Scientist Jill Bolte Taylor is a brain scientist who experienced a massive stroke in 1996. In her TED talk, “My Stroke of Insight,” she explains how she woke up one day to find her brain shutting down. “And in the course of four hours,” she says, “I watched my brain completely deteriorate in its ability to process all information. On the morning of the hemorrhage I could not walk, talk, read, write or recall any of my life. I essentially became an infant in a woman’s body.”
Taylor’s TED talk, the seventh most popular one of all time, is extraordinary in and of itself. It’s also an excellent example of how to use a prop – in this case, a human brain – to complement your presentation.
Here are five tips we can learn from her speech.
Tip #1 – Make it Meaningful
Early in her presentation, Taylor mentions the human brain and the audience immediately leans in. As Taylor puts on medical gloves, nervous laughter and mumbling float through the room. When she turns to face the audience, everyone zeros in on the moist, gray tissue (complete with a dangling spinal cord) that she cradles in her hands.
Taylor’s prop is meaningful on several levels. First, she uses the brain in a pragmatic sense to explain the difference between the right and left hemispheres. Seeing the two clearly-divided chambers helps us understand what otherwise might have become a complicated medical explanation.
Second, the prop is meaningful because it’s unusual. How many of us have ever seen an actual human brain, even though it’s so vital for every function we perform? Just as Taylor analyzed her brain that terrible morning of the stroke, we too are focused on the brain in front of us, learning what happens when a clot forms (in her case, golf-ball sized), blood vessels explode, and our body suddenly shuts down.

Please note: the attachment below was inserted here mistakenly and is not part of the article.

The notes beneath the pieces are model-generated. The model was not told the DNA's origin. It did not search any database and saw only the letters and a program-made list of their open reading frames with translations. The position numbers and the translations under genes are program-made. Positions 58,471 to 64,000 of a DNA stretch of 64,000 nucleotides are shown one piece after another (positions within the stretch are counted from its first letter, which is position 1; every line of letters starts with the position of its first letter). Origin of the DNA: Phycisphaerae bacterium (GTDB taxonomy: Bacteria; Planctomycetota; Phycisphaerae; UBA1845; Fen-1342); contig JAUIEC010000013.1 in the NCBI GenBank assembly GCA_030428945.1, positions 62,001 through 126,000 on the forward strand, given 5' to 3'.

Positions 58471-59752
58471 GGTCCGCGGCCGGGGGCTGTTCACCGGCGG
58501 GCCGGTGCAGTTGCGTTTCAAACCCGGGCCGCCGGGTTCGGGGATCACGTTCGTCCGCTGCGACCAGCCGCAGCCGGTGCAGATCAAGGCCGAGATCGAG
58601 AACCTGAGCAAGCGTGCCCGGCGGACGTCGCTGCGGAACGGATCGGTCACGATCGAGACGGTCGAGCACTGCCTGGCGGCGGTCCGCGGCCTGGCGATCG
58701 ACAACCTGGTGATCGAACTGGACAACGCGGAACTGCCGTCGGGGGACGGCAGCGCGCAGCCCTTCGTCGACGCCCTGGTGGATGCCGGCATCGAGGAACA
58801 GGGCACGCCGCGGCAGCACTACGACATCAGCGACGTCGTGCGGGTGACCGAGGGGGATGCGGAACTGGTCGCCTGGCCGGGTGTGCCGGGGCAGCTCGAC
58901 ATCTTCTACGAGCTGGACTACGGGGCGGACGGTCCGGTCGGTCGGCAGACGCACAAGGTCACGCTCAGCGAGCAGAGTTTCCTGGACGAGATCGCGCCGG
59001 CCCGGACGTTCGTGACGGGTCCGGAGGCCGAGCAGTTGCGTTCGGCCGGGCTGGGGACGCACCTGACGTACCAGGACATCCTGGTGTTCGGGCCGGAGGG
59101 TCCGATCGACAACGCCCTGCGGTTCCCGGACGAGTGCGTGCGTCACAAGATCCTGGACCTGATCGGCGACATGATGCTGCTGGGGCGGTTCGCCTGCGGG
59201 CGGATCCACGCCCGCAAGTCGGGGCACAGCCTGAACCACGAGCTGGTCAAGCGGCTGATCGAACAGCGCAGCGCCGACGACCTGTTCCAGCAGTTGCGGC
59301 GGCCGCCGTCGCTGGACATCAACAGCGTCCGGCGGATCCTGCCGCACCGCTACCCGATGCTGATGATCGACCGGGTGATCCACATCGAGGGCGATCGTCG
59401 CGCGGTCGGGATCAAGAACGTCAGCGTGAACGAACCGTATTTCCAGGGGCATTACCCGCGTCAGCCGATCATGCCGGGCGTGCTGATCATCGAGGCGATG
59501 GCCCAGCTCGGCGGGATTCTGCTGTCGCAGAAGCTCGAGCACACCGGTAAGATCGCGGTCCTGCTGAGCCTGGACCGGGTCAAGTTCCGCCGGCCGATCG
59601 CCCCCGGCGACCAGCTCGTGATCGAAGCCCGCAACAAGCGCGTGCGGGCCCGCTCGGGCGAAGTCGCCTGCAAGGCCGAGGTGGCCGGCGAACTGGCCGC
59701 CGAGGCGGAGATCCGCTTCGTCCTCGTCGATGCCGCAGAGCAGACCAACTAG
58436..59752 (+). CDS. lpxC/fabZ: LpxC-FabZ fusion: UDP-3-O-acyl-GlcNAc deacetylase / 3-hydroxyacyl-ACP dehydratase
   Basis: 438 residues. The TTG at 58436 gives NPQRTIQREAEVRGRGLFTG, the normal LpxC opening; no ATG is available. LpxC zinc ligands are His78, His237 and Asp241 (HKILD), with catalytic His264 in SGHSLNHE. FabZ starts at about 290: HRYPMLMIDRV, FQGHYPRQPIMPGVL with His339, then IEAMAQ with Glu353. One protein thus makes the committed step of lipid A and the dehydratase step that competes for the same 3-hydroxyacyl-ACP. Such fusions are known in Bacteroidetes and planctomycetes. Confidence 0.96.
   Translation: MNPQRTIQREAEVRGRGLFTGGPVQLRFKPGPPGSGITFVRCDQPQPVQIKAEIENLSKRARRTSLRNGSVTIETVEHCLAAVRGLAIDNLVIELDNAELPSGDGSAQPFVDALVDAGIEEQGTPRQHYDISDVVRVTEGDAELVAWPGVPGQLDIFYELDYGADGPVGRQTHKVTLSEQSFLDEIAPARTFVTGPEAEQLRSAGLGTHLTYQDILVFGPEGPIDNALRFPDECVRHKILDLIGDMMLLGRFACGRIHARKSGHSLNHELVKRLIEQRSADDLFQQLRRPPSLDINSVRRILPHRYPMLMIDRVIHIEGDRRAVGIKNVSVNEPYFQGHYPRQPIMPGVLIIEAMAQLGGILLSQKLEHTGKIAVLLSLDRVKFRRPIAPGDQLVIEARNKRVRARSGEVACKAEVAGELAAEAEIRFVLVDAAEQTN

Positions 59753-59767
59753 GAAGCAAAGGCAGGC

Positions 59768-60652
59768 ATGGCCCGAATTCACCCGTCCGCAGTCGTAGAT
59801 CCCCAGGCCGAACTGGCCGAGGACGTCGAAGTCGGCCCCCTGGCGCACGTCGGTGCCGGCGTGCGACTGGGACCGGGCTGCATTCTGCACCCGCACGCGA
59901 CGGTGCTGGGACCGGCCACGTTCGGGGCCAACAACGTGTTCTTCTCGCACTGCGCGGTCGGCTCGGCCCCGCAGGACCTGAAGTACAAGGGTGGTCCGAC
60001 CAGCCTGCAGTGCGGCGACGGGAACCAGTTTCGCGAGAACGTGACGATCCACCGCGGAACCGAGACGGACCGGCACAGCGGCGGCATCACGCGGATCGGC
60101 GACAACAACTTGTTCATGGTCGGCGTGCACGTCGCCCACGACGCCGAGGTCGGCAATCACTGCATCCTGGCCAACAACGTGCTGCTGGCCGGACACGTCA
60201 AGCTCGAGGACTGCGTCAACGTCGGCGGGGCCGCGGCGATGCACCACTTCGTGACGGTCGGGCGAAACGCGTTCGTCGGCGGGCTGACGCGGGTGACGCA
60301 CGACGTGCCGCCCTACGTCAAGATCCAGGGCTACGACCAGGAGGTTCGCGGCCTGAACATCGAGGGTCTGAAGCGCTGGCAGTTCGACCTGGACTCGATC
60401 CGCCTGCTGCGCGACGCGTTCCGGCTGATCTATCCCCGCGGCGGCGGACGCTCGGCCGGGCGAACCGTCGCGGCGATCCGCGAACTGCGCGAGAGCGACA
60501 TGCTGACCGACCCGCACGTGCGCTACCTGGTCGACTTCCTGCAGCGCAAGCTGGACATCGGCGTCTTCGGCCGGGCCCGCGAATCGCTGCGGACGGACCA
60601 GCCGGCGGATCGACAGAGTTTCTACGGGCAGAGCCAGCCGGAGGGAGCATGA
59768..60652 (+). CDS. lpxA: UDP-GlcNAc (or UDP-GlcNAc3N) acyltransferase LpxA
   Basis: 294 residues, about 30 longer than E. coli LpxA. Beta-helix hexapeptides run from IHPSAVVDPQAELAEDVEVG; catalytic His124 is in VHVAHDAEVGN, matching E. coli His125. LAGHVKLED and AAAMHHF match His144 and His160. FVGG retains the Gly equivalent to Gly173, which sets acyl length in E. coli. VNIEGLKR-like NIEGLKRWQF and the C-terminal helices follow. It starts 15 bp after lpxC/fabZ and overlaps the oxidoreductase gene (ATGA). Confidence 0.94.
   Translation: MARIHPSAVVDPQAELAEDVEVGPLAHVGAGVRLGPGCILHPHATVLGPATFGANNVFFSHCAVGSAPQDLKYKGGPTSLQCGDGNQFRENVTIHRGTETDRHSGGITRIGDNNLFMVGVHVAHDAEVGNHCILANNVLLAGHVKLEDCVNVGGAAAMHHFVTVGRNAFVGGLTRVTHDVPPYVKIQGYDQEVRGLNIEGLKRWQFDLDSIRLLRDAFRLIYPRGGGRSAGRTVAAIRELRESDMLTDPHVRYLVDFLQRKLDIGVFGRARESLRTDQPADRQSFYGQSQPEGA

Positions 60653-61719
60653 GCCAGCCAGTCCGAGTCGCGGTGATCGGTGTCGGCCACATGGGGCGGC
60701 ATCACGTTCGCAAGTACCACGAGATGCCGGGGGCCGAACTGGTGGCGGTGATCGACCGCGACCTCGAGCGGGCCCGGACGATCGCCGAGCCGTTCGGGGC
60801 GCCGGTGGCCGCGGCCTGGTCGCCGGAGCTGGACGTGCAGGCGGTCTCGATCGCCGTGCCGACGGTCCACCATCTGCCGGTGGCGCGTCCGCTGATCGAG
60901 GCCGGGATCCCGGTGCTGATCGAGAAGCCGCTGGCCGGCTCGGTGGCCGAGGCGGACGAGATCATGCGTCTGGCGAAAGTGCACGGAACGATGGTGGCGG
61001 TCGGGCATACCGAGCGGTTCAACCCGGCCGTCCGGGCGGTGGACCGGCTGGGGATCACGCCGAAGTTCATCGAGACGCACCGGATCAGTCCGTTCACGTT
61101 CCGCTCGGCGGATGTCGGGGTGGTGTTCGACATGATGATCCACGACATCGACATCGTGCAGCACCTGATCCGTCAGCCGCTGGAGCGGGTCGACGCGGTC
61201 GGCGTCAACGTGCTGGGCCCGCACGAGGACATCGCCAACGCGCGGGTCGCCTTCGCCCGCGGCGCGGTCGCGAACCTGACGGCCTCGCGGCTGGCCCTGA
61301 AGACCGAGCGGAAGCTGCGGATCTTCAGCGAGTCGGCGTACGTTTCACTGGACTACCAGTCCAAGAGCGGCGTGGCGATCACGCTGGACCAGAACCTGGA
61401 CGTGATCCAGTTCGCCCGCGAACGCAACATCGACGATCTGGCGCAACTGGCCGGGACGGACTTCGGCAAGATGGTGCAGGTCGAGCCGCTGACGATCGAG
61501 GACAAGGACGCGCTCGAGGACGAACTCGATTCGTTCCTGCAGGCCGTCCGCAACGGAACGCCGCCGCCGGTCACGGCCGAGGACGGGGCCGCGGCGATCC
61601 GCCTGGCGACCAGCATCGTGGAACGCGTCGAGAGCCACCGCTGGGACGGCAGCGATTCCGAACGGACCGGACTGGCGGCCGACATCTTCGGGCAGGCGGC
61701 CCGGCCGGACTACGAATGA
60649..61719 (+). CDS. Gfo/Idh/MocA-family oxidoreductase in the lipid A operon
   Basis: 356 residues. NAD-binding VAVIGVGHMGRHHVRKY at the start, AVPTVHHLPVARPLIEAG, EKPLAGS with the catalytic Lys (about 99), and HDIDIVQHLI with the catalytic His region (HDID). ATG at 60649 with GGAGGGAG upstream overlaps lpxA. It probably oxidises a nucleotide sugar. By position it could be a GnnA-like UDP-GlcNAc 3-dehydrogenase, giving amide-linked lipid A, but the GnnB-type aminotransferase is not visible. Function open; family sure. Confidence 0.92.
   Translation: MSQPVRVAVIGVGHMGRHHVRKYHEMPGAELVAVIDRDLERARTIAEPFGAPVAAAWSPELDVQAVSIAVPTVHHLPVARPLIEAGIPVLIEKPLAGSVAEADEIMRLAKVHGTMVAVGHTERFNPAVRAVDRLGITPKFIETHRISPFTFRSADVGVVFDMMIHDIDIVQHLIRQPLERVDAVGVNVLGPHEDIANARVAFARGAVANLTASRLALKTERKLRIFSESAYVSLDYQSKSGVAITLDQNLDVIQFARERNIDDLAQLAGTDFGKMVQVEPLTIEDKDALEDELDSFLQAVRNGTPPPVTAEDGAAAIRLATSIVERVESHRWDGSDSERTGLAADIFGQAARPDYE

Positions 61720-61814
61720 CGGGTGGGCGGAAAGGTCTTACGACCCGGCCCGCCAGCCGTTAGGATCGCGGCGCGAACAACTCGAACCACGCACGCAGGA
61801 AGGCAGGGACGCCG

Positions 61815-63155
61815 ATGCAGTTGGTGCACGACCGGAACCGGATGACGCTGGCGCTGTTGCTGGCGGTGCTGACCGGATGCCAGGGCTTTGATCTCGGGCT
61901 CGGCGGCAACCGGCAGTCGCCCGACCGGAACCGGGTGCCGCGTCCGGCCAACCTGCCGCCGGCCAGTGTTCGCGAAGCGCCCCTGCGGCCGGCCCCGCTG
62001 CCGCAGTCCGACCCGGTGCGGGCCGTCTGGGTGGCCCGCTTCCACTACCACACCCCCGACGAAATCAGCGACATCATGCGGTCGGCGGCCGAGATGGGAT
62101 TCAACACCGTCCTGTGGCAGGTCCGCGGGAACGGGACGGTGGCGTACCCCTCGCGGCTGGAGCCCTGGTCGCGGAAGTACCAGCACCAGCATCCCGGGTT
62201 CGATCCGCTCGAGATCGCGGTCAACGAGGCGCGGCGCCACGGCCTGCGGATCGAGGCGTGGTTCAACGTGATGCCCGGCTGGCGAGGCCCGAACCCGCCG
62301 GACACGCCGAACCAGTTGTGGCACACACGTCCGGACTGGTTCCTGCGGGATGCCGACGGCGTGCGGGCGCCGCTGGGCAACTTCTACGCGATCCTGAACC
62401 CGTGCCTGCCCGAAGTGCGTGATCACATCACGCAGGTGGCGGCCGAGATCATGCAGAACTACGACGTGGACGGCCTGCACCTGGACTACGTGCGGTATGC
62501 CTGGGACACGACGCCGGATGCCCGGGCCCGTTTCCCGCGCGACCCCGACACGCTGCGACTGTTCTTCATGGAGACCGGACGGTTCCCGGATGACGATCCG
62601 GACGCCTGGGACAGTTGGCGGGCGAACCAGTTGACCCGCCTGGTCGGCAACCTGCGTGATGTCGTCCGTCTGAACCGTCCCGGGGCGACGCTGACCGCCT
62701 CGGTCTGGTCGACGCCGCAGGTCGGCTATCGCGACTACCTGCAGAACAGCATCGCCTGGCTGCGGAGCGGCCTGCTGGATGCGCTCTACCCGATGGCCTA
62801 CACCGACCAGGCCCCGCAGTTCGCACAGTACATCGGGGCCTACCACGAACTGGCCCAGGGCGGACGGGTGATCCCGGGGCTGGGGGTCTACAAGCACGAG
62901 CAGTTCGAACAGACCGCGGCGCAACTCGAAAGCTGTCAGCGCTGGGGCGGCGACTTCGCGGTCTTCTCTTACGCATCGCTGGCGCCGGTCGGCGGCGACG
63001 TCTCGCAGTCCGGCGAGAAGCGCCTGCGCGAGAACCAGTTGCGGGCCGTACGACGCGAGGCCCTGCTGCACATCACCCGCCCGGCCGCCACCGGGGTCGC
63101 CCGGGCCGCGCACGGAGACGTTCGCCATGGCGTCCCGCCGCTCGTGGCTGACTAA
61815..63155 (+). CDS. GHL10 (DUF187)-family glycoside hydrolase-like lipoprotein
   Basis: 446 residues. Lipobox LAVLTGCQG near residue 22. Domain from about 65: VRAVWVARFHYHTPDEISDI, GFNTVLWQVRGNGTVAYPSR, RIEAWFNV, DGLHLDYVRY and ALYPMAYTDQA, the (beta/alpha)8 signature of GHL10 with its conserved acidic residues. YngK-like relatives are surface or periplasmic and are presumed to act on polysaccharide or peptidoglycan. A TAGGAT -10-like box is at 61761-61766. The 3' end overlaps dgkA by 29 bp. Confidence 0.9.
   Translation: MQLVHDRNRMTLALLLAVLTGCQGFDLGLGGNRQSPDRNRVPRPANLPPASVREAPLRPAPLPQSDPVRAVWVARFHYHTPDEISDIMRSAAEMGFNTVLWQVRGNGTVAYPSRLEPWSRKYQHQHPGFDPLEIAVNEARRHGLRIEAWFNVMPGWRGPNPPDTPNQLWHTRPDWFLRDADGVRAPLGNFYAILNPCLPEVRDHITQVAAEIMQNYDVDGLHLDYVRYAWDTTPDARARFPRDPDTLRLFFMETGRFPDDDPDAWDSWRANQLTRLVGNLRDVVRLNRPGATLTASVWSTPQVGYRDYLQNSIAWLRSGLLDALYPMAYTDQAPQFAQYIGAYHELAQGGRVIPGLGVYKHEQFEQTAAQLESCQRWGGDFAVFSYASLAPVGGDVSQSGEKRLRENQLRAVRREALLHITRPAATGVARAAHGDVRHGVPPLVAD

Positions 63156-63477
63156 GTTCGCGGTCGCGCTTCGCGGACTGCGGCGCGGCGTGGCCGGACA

Tip #2 – Keep it Simple
No prop is fool proof, so keeping it simple is your best chance to avoid problems. That means don’t plan on attaching a cable to the ceiling or floor. Don’t use a huge tank of water or bring an animal on stage. And don’t have a robot doing complex maneuvers up and down the aisles. Unless you can test your prop in advance (and have a backup plan if it doesn’t work), you risk something big going wrong. Or worse, creating a distraction that undermines your credibility as a speaker.
Instead, select a concrete item to illustrate what you’re talking about. For example, can you use your grandfather’s telescope to talk about his dreams for a better future? The purple geode you found in 8th grade to address the pace of change? Or the silver watch, given to you by your dying Aunt, to underscore work-life balance? The best props are often concrete, physical items that provide insight into your topic.
Tip #3 – Put it Aside
Don’t hold your prop during the entire speech. Consider Taylor’s presentation. When she was done with the brain, she placed it back on a tray and an assistant carried it off stage. In fact, she used it only for about a minute.